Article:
A key part of understanding what we read is to read the Bible reflectively. The questions below are not exhaustive, but they provide a framework of Look, Understand, Apply, and Pray to guide your reading. Find ways that help you study and apply God’s Word. Take notes; write down thoughts and prayers; ask questions; chew on or meditate on what you see; and ask a friend or use a good Study Bible or commentary if something doesn’t make sense.
“If the Word does not dwell with power in us, it will not pass with power from us.” John Owen
Continuing the series of posts on Bible meditation, I wanted to list some practical ideas for how to do it. While meditation can be a result of reflecting on something in creation, life experiences, conversations, our future in eternity, or other things, we’ll focus on meditating on Scripture.
First, let’s define Bible meditation.
“Meditation is a serious intention of the mind whereby we come to search out the truth, and settle it effectually upon the heart.” Thomas Hooker
“Deep thinking on the truths and spiritual realities revealed in Scripture for the purposes of understanding, application, and prayer.” Don Whitney
I define bible meditation as reflecting on biblical truths so they burrow themselves into our minds and affections. Meditation means absorbing God’s truths and promises through a purposeful reflection on them.
“A Christian without meditation is like a soldier without arms, or a workman without tools. Without meditation, the truths of God will not stay with us; the heart is hard, and the memory slippery, and without meditation all is lost.” Thomas Watson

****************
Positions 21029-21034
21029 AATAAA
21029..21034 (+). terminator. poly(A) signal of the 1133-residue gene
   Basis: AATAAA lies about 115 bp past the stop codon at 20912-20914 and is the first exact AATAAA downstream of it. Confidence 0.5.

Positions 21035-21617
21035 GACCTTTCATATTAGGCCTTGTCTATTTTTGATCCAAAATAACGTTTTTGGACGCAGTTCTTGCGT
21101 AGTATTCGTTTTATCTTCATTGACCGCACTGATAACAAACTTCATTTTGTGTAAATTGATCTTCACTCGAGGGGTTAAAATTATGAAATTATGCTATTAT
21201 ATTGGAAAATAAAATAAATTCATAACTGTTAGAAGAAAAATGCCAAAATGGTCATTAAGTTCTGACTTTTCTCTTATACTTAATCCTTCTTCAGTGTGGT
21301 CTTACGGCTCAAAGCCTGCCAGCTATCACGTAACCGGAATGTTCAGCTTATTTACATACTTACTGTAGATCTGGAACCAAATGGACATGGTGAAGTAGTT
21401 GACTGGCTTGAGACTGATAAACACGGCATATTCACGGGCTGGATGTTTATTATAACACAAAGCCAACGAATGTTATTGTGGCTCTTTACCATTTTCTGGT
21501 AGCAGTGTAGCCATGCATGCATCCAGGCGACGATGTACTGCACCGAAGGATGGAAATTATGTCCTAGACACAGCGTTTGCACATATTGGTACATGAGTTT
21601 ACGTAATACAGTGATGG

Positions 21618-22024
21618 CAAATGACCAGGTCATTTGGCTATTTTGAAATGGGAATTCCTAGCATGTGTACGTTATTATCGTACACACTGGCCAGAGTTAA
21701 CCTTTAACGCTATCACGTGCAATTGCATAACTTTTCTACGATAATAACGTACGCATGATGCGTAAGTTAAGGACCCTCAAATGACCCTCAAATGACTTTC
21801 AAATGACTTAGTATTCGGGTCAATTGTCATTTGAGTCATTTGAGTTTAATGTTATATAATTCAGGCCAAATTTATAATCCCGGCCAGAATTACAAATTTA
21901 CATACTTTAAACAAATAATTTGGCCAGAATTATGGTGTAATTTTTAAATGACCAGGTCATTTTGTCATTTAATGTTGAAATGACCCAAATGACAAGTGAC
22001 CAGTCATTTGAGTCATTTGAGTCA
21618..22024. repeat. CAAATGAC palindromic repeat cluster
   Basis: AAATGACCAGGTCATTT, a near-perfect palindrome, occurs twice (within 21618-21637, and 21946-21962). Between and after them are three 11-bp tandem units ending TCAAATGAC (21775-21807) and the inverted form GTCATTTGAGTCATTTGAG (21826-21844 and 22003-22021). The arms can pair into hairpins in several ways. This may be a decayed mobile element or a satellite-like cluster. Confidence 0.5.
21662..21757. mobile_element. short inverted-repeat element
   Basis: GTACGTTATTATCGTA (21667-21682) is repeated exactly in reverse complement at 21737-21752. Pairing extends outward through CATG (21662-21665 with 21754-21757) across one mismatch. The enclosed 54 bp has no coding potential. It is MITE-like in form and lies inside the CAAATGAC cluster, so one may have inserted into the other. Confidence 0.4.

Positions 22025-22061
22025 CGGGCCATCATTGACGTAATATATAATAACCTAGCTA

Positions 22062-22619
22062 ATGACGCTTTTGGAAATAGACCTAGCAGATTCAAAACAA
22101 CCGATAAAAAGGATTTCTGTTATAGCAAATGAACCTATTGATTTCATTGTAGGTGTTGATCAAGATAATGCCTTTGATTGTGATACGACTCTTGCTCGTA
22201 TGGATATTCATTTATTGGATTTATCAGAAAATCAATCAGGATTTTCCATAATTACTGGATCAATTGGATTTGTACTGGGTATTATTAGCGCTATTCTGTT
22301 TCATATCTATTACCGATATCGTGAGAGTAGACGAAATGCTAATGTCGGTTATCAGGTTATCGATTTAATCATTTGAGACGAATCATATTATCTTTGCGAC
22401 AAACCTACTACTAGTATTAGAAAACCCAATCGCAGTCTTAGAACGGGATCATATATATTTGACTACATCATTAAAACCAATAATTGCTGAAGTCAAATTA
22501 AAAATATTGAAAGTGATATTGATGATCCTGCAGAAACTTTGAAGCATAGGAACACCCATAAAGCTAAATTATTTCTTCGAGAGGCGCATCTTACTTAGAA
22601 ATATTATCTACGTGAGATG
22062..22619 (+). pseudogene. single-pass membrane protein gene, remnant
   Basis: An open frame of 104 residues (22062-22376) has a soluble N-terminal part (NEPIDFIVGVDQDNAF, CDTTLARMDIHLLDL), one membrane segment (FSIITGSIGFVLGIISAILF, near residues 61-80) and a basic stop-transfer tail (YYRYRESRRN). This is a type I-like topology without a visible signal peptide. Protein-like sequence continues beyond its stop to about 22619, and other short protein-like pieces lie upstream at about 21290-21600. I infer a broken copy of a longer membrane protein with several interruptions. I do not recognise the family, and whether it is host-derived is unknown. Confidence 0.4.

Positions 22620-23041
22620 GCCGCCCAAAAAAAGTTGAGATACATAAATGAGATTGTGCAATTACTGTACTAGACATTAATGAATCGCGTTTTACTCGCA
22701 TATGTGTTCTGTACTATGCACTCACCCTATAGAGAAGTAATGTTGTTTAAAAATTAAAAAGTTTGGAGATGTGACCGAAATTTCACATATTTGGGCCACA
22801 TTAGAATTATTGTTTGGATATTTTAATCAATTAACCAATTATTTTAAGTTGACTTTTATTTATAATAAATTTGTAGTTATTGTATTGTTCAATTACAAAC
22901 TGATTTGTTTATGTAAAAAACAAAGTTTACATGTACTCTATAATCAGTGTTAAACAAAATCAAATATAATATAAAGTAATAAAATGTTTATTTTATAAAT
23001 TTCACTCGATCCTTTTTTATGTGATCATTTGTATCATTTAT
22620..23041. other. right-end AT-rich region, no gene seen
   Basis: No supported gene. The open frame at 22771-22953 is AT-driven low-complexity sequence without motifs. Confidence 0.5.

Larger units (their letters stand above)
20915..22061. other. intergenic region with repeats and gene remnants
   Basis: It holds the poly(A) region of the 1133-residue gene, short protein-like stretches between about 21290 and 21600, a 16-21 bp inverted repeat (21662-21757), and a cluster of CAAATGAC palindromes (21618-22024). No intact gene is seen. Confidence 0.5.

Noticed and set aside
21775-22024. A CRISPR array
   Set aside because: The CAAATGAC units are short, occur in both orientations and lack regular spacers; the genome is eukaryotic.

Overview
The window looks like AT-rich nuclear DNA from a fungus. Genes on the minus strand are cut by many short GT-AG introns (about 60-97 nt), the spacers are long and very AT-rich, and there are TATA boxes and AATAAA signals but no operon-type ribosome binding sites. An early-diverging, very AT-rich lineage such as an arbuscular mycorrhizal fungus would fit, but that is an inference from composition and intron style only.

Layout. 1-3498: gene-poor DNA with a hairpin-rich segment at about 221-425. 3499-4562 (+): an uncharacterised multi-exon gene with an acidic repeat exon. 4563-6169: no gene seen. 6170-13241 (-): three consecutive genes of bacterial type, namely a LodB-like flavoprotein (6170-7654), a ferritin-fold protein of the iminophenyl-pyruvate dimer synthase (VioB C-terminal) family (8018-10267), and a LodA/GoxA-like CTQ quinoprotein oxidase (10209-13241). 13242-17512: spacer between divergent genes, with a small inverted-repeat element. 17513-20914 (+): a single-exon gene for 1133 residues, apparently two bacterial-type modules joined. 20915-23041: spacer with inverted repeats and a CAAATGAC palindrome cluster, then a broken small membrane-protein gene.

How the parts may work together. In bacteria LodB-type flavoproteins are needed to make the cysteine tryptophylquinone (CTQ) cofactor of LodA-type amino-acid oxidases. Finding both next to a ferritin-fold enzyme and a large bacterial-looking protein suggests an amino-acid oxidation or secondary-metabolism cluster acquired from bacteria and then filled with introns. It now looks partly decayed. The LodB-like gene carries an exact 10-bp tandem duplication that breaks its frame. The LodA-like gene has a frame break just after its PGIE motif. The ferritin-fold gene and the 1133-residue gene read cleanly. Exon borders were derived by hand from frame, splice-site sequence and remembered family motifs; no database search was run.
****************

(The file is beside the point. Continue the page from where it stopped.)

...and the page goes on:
Starting on September 9th, I’ll teach a four-week class on Bible meditation. I’ve taught classes on Bible study–which are important–but I believe a missing link between reading the Bible and it landing on us with staying power is meditation.
“Prayer is not helpful. Prayer is not supplemental. Prayer is essential.” Ray Ortlund
Luke 18:1-8—Prayer: The Voice of Desperation
The Bible says a lot about prayer. You don’t have to know all these things to start praying, but they can help us better pray in line with God’s will and desire. Below are condensed, summary statements on prayer in the Bible. This list is a taken from a Group Study Guide on Spiritual Disciplines. This might help us know ways to pray, what to pray about, how to approach God, or why some things might not be answered. Hopefully the list frees us up as we see how different praying can look and how God is at work in and through our praying.
“Look, prayer is spilling your guts. It doesn’t have to be pretty. It doesn’t have to be tidy. It doesn’t have to be particularly eloquent or even particularly intelligent. But the Bible is how God speaks to us and prayer is how we speak to God. These two rhythms form the dynamic of our friendship with the God of the universe. You can’t be good friends with someone you don’t listen to, and you can’t be good friends with someone you don’t talk to. So we go about our personal devotions by studying the Bible to hear what God would say to us and then praying to God that he would forgive us for our hard-heartedness against his Word and empower us to understand it better and make it resonate more deeply in our hearts. Spilling our guts in prayer is how we process God’s words to us. Prayer is how we interact with our friend Jesus.” Jared Wilson